Reprise Records, 1996


REVIEW BY: George Agnos


Ash is a British rock band that had a few hits in the United Kingdom but made no headway here in the United States. I can't answer why Ash and other British rock bands have had trouble succeeding in the U.S., but I do think that Americans are missing out on some very good music. And it is a shame that many Americans have never heard Ash's 1996 release, which is called 1977 because that is when the band members were born. If you do the math, you will realize that I am talking about teenagers who write some pretty cool tunes, better than a lot of older artists I've heard.

Their songs might not have the emotional depth of Fiona Apple, who is around the same age, but they do show some cleverness and charm. Ash are obviously influenced by the alternative rock scene. Their overall sound recalls bands like Nirvana, Pearl Jam, or their fellow countrymen, Bush. But unlike Bush, they add an interesting spin to the genre. Whereas Bush is content to just imitate the Seattle bands so much so that you would think they are from there, Ash is not afraid to add a distinctive Britishness to their music, as they seem to also be influenced by the 90's Britpop bands as well.my_heart_sings_the_harmony_web_ad_alt_250

Ash show they mean business right off the bat with "Lose Control", a blistering guitar, bass, and drum attack that is so loud, singer Tim Wheeler is just about drowned out. The next song, "Goldfinger", is also loud but more melodic, not unlike a Stone Temple Pilots song. There was no excuse for this song not be a hit in America. "Girl From Mars" shifts gears once again as the guitars are turned down a little, and you hear the Britpop influence with a melody that is guaranteed to stick in your head for days.

Other highlights include "Kung Fu", which shows that Ash can write and perform Ramones style songs to a tee. This tribute to Kung Fu movies even includes a reference to the Ramones song, "Teenage Lobotomy". And "Let It Flow" and "Angel Interceptor" manage to sound like perfect power-pop gems without losing any of their grunginess. The result is two songs that come off sounding like a heavier Matthew Sweet.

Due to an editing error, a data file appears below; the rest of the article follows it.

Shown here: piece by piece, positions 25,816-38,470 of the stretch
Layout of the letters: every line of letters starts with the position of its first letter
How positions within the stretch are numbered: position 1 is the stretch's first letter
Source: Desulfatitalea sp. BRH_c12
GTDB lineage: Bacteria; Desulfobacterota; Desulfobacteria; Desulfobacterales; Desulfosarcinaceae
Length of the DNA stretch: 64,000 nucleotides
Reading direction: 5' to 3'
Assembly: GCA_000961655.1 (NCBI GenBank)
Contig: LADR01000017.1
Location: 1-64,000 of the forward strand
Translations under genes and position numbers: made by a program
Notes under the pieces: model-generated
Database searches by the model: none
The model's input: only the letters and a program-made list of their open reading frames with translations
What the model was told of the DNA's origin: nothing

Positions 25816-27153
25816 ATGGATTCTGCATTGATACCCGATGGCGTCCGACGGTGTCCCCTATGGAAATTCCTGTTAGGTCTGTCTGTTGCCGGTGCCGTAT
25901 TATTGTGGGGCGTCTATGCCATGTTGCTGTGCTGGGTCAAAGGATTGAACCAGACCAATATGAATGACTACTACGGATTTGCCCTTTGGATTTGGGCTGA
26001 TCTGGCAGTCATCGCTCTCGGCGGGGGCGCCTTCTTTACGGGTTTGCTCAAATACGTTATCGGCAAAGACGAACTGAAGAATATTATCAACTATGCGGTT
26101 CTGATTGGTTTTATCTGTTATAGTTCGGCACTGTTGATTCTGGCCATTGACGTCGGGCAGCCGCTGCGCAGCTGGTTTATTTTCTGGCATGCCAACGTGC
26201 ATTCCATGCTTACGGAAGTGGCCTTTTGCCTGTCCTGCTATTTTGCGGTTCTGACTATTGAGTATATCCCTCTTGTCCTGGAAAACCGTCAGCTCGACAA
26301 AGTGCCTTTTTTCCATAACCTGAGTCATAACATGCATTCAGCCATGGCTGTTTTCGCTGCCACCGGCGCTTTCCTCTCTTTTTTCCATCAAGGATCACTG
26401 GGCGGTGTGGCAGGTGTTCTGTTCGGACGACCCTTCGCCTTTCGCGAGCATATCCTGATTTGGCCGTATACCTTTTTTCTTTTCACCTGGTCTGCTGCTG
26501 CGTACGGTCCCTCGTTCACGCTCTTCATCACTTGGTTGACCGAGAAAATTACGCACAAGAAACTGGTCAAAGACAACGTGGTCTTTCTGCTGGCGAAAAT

The production by Owen Morris and Ash is very well done, giving the band a nice grungy sound when needed, like on the scorchers "I'd Give You Anything" or "Innocent Smile", or with the addition of strings on the power ballads like "Gone The Dream" and "Oh Yeah". As good as their music sounds, it seems the singing was not mixed well, but that could be because Wheeler does not have Kurt Cobain's snarl, instead opting for Dave Grohl's mellower approach. One bad move has to be what is by far the worst bonus track I've ever heard which consists of band members in a vomit competition. I guess boys will be boys.

Ash are a promising band that seem to have listened to everything from The Smiths to Sonic Youth and apply these influences with surprising seamlessness. Not many bands can combine relentless jamming and pop smarts without sounding awkward but Ash manage to do pull it off. Sure, some hard rock fans might be putoff by the poppier moments, and pop fans might not appreciate the heavier moments, but for me, 1977 is an interesting, unpredictable listen.

Rating: B+

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© 1999 George Agnos and The Daily Vault. All rights reserved. Review or any portion may not be reproduced without written permission. Cover art is the intellectual property of Reprise Records, and is used for informational purposes only.